By LINDA DEUTSCH and THOMAS WATKINS, AP
LOS ANGELES — The investigation of Michael Jackson's death is widening as questions intensify about the drugs he took, the doctors who provided them and the actions of police.
Why didn't police seal the mansion where he had been living? Why were moving vans seen at the home, and were any items removed before police wrapped up their search? Why didn't they get immediate search warrants?
Why did they tow away a doctor's car right after the death but not declare the home a crime scene?
Others say police should have assumed it was possible a crime occurred and taken precautions to ensure the scene was not disrupted so evidence wasn't lost or tainted.
"If I was the chief detective on the case, I would have said, 'We don't know what's going on. We should seal the scene,'" said defense attorney Harland Braun, who has represented celebrities including Robert Blake, Roseanne and Gary Busey. "You always have to think of the worst-case scenario and you have to think fast. I would have sealed the scene just because it was Michael Jackson."
It's still not known what caused
An autopsy was conducted but results are not
expected for several weeks. The
On Wednesday, The Associated Press learned
DEA agents participated in the investigation of the
2007 overdose death of Anna Nicole Smith at a
Brown handed the investigation over to the
Brown said the suspects broke the law because Smith was a "known addict." The former boyfriend and doctors denied the charges.
The DEA also probed whether painkillers found in actor Heath Ledger's system after his death last year were obtained illegally. Federal prosecutors did not charge anyone.
Jean Rosenbluth, a
Federal drug regulations include controls over whether and how frequently a doctor can write prescriptions over the phone, and DEA agents could be looking to see if these rules were broken, Rosenbluth said.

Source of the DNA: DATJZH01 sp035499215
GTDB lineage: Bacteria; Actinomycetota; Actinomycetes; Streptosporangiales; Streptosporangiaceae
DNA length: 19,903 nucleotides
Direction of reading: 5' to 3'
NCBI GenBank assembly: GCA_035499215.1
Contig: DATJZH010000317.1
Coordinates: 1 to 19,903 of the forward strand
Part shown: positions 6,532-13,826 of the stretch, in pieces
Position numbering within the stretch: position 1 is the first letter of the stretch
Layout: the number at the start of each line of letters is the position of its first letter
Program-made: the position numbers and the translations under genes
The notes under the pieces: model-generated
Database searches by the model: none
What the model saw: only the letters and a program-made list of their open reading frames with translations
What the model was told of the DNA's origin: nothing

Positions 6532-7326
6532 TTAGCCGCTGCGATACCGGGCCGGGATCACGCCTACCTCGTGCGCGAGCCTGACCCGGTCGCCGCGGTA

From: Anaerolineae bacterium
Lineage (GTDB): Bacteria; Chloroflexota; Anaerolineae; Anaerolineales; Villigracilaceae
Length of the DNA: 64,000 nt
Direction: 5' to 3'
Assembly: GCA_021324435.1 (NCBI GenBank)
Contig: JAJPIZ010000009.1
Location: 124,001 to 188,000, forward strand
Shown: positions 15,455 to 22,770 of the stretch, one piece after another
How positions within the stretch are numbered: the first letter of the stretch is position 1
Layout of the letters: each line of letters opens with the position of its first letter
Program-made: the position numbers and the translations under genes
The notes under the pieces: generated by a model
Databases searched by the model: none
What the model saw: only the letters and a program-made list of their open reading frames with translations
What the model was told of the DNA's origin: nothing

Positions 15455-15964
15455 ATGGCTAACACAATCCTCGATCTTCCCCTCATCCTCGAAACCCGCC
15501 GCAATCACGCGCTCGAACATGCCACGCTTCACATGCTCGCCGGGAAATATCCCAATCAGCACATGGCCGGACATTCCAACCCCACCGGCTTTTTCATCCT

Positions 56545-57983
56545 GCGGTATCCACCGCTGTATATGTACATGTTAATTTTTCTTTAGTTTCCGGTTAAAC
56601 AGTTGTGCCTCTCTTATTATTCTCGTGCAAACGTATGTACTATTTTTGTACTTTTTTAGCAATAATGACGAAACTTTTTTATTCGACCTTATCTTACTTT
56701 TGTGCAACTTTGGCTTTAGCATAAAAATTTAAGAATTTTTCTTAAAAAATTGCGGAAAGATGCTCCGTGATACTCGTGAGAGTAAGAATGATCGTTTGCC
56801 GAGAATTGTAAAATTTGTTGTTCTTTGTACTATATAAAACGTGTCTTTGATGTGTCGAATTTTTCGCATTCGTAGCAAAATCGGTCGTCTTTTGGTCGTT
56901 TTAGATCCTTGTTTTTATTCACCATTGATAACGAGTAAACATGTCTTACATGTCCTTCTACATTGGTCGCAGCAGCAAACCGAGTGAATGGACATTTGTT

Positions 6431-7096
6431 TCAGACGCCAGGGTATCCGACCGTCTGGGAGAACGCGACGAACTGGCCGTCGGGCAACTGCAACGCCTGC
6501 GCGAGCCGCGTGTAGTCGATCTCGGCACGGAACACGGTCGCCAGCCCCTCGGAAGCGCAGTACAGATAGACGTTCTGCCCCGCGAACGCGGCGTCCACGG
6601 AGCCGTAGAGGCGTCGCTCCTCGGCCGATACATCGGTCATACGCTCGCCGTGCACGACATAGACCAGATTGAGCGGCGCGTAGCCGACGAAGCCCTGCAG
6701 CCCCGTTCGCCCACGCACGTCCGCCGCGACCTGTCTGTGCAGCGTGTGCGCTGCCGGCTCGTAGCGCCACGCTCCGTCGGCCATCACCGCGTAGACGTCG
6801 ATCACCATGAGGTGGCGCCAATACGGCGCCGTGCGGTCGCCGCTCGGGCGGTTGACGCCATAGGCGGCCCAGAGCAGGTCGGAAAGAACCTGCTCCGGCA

"You can't just get on the phone and continue to prescribe something for someone without having seen them for a long period of time," she said.
Uri Geller, a former
"When Michael asked for something, he got
it," Geller said in a telephone interview from his suburban
"I am not going to make any comments on the
investigation," Commander Patrick Gannon, the designated police spokesman
Any evidence would be turned over to the district attorney's office, which has final say on criminal charges.
One of the key questions is why it took four days
for police to issue a search warrant and remove medications from
Although the home wasn't declared a crime scene,
police did tow
Vernon J. Geberth, former commanding officer of the Bronx Homicide Task force in New York, said police should have known they were dealing with an extraordinary situation.
"If it's a high-profile person, you have to do more than you would do ordinarily," he said.
Still, Geberth, who now acts as a private forensic consultant, said he believes the LAPD acted appropriately.
"Having a doctor present altered the equation. It was not a homicide scene. It was an emergency medical scene," he said.
Police spokesman Lt. John Romero declined to comment when asked if the LAPD was reviewing its handling of the investigation.
Rosenbluth said if the case ends up as a criminal
prosecution, any defense attorney would seize on the LAPD's failure to
"If you can get even one juror think, I don't know, maybe somebody fiddled with the medicine before the police came in and collected it, that's reasonable doubt," she said. "All that the defense attorney needs is one juror."
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